As opposed to many others, Ripp asserts that it was “not material questions that decided the outcome of the election.” Not that they didn’t matter, but the chief culprit was “the revival of the culture of subjugation.” The return of “resignation,” “assuetude.” And the problem with the opposition was, in Ripp’s view, that they didn’t concentrate on the real issue: that with the election of 2010 came a “regime change.” What was at stake in the election was democracy vs. autocracy painted over with a pseudo-democratic gloss. Ripp fears that the regime put in place byViktor Orbán will stay perhaps for decades. “We can get into a situation from which there is no way out by holding elections.”  Those who believe that there will be another chance in 2018 are mistaken, “they don’t understand anything about the nature of the Orbán regime (kurzus).”

In Ripp’s opinion this opposition misunderstood the very threat that Viktor Orbán’s regime was and is posing to Hungarian democracy. So, what should have been done? How should the opposition politicians have handled the situation? The key word in Ripp’s vocabulary is “radicalism,” but he quickly adds that radicalism is not the same thing as using scurrilous language. There should have been a concentrated radical attack on the illegitimate character of the Orbán regime. Democratic politicians should have announced as their goal the total elimination of the whole system Orbán built in the last four years. Instead, “our brave politicians” only managed to come up with the label of “kormányváltó,” which didn’t even make it to the Magyar Értelmező Szótár as an adjective. It simply means “change of government.” As Ripp puts it, “instead of strategy that great zeal degenerated into a whimper.” On such a basis one could not put together a civic concentration of forces that would have produced enough power for the removal of the Orbán regime. Instead, a coalition of parties was formed “based on cheap haggling.”

Ripp knows that “the intellectual giants of MSZP” will call him an idealist who cannot see farther than downtown Budapest and who talks nonsense because he doesn’t grasp the realities of the countryside. Ripp’s answer is that the democratic politicians had four years to explain to the population the connection between the lack of democracy and the rule of law and the quality of material life. He uses a famous line from Sándor Petőfi to illustrate his point: “haza csak ott van, ahol jog is van.”

What were the sins of the individual actors in the drama? Ferenc Gyurcsány’s “chief responsibility lies in the fact that, although he knew and said a thousand times what was at stake, in the end he accepted the rules of a losing game.” Bajnai’s responsibility is great. He gave up his original ideas and “followed the script of MSZP… He deteriorated into a weakish participant in a political battle.” As for Attila Mesterházy, in Ripp’s eyes he was totally unsuited to lead the battle against Fidesz. “Anyone who did not see that should look for some profession outside of politics.” But, he adds, Mesterházy was not the cause of the crisis but its symptom. What an indictment of MSZP! If Ripp is right, the remedies Lendvai and Hiller propose are useless.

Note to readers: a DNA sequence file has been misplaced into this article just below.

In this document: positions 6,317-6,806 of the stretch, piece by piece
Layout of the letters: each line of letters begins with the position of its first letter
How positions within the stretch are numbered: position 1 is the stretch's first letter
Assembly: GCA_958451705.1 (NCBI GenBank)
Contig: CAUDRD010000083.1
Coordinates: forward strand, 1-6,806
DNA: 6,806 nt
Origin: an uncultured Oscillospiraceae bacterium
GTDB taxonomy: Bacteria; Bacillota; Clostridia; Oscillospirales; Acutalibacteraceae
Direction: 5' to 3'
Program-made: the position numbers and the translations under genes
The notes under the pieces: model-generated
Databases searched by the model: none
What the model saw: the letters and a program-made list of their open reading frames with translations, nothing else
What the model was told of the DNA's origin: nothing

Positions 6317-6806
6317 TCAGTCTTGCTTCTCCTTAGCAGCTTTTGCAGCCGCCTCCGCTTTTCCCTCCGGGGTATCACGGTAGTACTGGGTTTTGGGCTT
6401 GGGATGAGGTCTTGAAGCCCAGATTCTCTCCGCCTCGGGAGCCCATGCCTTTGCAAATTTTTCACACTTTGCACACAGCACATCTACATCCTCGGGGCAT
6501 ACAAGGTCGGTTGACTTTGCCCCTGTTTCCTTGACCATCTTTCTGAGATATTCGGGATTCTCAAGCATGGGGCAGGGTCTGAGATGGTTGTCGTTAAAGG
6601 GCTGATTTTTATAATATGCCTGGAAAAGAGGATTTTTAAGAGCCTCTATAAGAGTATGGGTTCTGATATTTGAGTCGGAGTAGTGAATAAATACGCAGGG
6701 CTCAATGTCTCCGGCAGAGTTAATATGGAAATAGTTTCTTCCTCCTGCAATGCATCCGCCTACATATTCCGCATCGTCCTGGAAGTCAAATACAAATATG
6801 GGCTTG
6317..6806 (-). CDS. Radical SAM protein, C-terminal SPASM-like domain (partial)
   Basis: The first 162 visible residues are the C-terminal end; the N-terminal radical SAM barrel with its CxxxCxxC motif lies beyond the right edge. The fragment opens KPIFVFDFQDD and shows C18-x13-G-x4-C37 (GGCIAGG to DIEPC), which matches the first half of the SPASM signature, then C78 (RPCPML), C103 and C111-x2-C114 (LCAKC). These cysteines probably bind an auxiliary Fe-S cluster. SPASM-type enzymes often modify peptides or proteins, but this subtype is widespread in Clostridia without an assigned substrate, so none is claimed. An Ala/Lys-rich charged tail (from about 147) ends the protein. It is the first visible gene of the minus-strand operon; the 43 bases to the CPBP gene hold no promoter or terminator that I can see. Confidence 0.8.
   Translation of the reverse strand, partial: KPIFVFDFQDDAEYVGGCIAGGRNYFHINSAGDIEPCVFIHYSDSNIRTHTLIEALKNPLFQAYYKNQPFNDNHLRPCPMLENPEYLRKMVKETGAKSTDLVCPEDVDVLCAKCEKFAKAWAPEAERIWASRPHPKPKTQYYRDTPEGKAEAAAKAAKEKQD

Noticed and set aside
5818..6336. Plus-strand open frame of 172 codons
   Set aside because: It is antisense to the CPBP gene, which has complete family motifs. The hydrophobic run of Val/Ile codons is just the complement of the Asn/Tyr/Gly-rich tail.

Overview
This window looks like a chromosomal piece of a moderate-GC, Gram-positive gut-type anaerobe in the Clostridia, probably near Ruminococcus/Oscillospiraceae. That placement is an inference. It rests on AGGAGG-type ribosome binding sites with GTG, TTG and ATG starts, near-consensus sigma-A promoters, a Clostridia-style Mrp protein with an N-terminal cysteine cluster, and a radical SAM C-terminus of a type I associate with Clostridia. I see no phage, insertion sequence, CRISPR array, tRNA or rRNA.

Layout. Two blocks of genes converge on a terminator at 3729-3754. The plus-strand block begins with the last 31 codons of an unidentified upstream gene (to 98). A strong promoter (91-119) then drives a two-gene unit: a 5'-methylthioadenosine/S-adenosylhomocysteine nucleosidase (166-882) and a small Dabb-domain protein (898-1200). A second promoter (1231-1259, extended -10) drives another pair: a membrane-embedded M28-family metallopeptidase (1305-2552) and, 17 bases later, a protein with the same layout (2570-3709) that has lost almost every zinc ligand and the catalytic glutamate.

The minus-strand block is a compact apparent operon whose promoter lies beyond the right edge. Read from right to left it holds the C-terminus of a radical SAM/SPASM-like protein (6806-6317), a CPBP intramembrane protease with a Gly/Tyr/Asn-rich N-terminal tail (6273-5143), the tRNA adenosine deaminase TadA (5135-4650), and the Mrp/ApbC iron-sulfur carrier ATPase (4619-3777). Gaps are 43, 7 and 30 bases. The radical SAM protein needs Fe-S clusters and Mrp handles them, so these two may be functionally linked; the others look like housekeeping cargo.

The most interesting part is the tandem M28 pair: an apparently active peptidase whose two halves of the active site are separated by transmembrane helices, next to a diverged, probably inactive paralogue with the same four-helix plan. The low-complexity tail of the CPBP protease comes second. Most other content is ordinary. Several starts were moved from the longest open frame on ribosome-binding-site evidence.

Ildikó Lendvai’s “Plan B” as a solution to the ills of Hungarian politics

Right after the election I created two new folders: “Orbán government, 2014-” and “MSZP, 2014-.” In the first instance, I hesitated to be too specific and add the expected date of the end of the third Orbán government. In the second instance, I was certain that a new era would begin soon after the election. It was inevitable that the role of Attila Mesterházy both as party chairman and as the candidate for the post of prime minister would be questioned.  Supporters of Gordon Bajnai and Ferenc Gyurcsány were never happy with Mesterházy and were convinced that with Bajnai at the head of the Unity Alliance the opposition to Fidesz would have done better. Bajnai was always slightly ahead of Mesterházy in popularity, though not by much.

Considering the internal tensions that most likely existed within MSZP in the last two years or so, it was remarkable that the leading socialist politicians stuck pretty well to the party line. But some, especially the old hands, were unhappy with the way things were going. I must say that I sympathize with them. These people had years of experience behind them and a record of accomplishment. They had known the leading members of Fidesz since 1988-89. They had dealt with them on a daily basis. By the time Mesterházy and some of the newcomers got into politics, Viktor Orbán was no longer involved in open give and take. For eight years, between 2002 and 2010, he rarely showed up in parliament. He was a shadowy figure for these newcomers.

The younger generation also had no experience in party organization. They decided, for instance, not to put any effort into grass roots organization in the countryside. The new party leaders thought they could let Fidesz have the countryside and win with only city voters. That turned out to be a grave  mistake. And this particular problem was just one of many on the organizational level.